Another year of less-than-optimal growing conditions has again resulted in the U.S. not seeing trend or higher corn and bean yields for a while even with enhanced genetics as weather continues to remain unfavorable here and also in many parts of the world.
This is obviously not a favorable situation when global demand for various grain, oilseed and derived byproducts continues to increase, and an ever-larger share of total output is being diverted to energy as opposed to food purposes.
We will be looking at trends in global yields of key crops over time and will start by looking at the world corn yields in metric tons per hectare (mt/ha).
Plotted on the left-hand axis are the actual yields in mt/ha from 1978-2022 and three separate trend lines with 1978-1992 in orange, 1993-2007 in red and 2008-2044 in purple.
The percent that the actual yield deviates from their respective 15-year trend line is reported on the right-hand axis.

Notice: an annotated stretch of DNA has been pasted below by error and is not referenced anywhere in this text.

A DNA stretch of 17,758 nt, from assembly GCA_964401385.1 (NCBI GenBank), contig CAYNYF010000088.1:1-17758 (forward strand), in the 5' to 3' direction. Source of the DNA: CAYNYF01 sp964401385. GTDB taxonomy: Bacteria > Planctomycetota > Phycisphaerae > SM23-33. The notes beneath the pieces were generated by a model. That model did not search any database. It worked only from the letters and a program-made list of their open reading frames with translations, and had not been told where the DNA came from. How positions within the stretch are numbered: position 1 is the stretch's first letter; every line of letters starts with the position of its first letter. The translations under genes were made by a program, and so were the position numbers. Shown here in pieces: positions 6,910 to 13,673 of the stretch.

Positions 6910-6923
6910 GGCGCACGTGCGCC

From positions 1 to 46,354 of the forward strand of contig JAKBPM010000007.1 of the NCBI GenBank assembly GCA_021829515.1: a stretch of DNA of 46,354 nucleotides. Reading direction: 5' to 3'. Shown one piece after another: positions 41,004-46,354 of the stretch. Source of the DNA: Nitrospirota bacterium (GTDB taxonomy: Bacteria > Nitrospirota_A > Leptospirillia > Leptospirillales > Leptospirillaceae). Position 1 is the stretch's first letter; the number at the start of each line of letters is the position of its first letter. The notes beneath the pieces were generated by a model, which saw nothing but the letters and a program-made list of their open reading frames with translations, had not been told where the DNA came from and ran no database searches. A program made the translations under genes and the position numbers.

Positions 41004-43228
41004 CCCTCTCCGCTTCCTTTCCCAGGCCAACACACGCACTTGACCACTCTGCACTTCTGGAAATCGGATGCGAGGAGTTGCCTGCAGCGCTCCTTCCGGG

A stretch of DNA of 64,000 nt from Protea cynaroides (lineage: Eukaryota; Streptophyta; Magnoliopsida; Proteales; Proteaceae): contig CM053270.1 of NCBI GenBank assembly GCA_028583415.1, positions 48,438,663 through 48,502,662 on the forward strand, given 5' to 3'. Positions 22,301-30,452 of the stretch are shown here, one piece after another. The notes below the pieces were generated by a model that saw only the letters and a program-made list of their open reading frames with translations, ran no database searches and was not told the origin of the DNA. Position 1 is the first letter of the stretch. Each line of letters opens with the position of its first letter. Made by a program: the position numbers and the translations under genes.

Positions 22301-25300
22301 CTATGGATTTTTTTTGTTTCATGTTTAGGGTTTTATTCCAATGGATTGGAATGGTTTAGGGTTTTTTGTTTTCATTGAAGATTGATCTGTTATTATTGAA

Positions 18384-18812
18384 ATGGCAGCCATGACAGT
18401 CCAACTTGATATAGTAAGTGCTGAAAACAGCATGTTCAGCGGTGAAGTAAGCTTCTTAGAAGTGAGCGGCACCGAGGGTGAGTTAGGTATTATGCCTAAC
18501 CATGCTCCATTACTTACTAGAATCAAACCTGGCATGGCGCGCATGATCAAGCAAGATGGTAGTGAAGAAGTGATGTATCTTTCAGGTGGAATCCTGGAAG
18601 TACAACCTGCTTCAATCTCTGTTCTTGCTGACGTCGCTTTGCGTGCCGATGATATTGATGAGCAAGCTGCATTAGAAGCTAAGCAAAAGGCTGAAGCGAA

A couple of observations: this year's past global yield in the 2022/23 season was 5.73 mt/ha, the second lowest since 2017 and 3.0% below the latest 15-year trend, the second largest negative deviation from the world corn trend yield in 20 seasons, and we suspect below average crops in the U.S., Argentina, and the European Union largely responsible for this.
Second is the fact that the upward trend in global corn yields appears to have slowed in the most recent 15-year period.
From 1978 to 1992, global corn yields increased by an average of 0.48 metric tons per hectare and that increased in the next 15-year period to 0.78 mt/ha.
However, in the latest 15-year period going through this past year, the increase in world corn yields had slowed to an average of 0.61 mt/ha, down 22.4% from the prior period which is likely one of the reasons why corn prices both here and abroad continue to hover well above their historical averages.
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